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Yo-Yo Ma's Silk Road Ensemble aims to prove that music is a universal language




In the new documentary, “The Music of Strangers: Yo-Yo Ma and the Silk Road Ensemble,” you see him travel the world playing with all sorts of musicians from all sorts of cultures.
In the new documentary, “The Music of Strangers: Yo-Yo Ma and the Silk Road Ensemble,” you see him travel the world playing with all sorts of musicians from all sorts of cultures.
Silk Road Ensemble/Sony Music Entertainment
In the new documentary, “The Music of Strangers: Yo-Yo Ma and the Silk Road Ensemble,” you see him travel the world playing with all sorts of musicians from all sorts of cultures.
Still from the film "Music of Strangers: Yo-Yo Ma and the Silk Road Ensemble."
In the new documentary, “The Music of Strangers: Yo-Yo Ma and the Silk Road Ensemble,” you see him travel the world playing with all sorts of musicians from all sorts of cultures.
Still from the film "Music of Strangers: Yo-Yo Ma and the Silk Road Ensemble.
In the new documentary, “The Music of Strangers: Yo-Yo Ma and the Silk Road Ensemble,” you see him travel the world playing with all sorts of musicians from all sorts of cultures.
Cellist Yo-yo Ma from the film "Music of Strangers: Yo-Yo Ma and the Silk Road Ensemble."


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It’s impossible to think of Yo-Yo Ma and not imagine him positioned behind his cello, swaying to its dulcet tones.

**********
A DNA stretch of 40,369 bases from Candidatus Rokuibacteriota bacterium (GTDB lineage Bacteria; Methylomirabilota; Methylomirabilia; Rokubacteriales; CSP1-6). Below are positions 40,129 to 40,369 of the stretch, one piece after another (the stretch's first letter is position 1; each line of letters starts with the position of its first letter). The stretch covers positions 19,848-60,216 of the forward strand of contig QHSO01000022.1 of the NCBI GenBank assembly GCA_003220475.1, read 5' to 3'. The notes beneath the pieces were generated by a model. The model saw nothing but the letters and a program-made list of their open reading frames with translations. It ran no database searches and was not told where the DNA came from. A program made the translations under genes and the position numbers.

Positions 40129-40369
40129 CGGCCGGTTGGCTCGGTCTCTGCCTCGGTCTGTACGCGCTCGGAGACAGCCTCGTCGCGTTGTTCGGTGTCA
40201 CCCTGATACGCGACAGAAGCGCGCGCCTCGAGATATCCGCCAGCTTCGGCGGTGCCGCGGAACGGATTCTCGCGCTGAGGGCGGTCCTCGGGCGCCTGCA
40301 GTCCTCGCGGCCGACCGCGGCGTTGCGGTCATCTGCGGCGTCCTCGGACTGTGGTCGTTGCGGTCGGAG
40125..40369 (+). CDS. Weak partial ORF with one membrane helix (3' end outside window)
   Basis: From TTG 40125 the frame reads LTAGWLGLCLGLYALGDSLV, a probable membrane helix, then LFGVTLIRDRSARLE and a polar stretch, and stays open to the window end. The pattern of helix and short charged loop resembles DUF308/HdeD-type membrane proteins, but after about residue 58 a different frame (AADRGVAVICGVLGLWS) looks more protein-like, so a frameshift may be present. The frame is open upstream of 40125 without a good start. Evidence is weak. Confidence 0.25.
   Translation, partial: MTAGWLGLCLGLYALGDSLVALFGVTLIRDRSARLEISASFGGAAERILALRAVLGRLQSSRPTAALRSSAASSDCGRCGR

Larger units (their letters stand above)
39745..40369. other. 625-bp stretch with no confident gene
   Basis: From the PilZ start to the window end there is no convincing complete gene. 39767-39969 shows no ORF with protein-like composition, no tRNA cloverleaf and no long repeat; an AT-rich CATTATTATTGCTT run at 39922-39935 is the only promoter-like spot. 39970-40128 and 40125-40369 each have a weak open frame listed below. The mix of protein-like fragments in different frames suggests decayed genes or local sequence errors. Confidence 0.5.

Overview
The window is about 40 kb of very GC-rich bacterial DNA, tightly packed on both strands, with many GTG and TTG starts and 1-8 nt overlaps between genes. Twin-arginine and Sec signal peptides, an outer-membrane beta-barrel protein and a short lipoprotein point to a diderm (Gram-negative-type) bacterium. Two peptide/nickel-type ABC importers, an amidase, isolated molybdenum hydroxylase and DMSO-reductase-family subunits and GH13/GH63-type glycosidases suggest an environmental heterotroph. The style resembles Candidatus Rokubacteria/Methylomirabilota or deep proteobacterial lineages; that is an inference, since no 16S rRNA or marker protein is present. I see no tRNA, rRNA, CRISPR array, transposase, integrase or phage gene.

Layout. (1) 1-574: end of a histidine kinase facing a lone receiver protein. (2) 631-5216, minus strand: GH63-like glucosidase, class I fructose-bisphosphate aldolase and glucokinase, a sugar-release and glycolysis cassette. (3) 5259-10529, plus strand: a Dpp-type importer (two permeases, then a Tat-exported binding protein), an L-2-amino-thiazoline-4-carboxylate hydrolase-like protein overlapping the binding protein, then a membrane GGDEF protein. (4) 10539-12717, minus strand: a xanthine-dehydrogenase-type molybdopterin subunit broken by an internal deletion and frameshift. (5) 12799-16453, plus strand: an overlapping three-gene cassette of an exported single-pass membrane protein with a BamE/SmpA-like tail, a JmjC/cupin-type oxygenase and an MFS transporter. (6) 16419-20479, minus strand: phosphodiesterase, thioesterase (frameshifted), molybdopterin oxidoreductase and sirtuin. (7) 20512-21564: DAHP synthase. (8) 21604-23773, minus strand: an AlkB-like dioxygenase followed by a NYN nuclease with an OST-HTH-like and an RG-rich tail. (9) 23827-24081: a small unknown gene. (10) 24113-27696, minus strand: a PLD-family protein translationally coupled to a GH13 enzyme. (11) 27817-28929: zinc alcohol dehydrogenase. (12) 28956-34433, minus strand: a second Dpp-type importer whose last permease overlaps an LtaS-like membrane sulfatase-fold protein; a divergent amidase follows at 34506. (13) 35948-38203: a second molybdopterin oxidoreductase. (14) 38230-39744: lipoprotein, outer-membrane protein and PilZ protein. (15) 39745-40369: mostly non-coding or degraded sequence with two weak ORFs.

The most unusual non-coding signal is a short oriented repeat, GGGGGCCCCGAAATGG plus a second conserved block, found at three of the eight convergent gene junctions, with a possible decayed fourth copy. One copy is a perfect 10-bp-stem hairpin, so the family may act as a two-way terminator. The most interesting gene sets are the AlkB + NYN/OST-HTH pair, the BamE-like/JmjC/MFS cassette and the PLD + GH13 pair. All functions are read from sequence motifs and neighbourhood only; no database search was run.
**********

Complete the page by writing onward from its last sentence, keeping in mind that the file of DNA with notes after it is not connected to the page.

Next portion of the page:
After all, Ma first picked up the instrument at age 4, so Ma and the cello have been together for 56 years.

But Ma doesn’t just play classical music. He’s fond of bluegrass, folk music, Argentine tangos and Brazilian sambas, for starters. In the new documentary, “The Music of Strangers: Yo-Yo Ma and the Silk Road Ensemble,” you see him travel the world playing with musicians from a wide variety of cultures. The cross-cultural musical project began 16 years ago and continues to this day.In the movie you learn that Yo-Yo Ma has spent much of his adulthood traveling the world playing music. Ma’s son actually thought his dad was a pilot because he spent so much time at the airport. The film, which was released on June 10, was made by Morgan Neville, the Oscar-winning documentarian of “20 Feet from Stardom.” 

Ma joined The Frame to talk about the origin of the Silk Road Ensemble, the importance of exposing kids to the arts and how The Silk Road Ensemble is akin to a sort of cultural diplomacy.

Interview Highlights:

How did the Silk Road Ensemble get started and what was the initial thought behind it?

I have a friend who just opened up a MIT/Singapore alliance and they said that the people in that part of the world were at least as smart as anybody at MIT in Cambridge, MA and I thought, that must apply also to musicians. So we went on a fact-finding/talent-finding mission with a good amount of help from an ethnomusicologist, Theodore Levin, and gathered from his extensive experience musicians and composers to write music and then brought them to Tanglewood in 2000, which is the summer festival home of the Boston Symphony Orchestra. We brought about sixteen musicians together and that was the beginning of the Silk Road Ensemble.

One of the purposes of this project is to awaken curiosity. Do you think that's something that the world needs more of?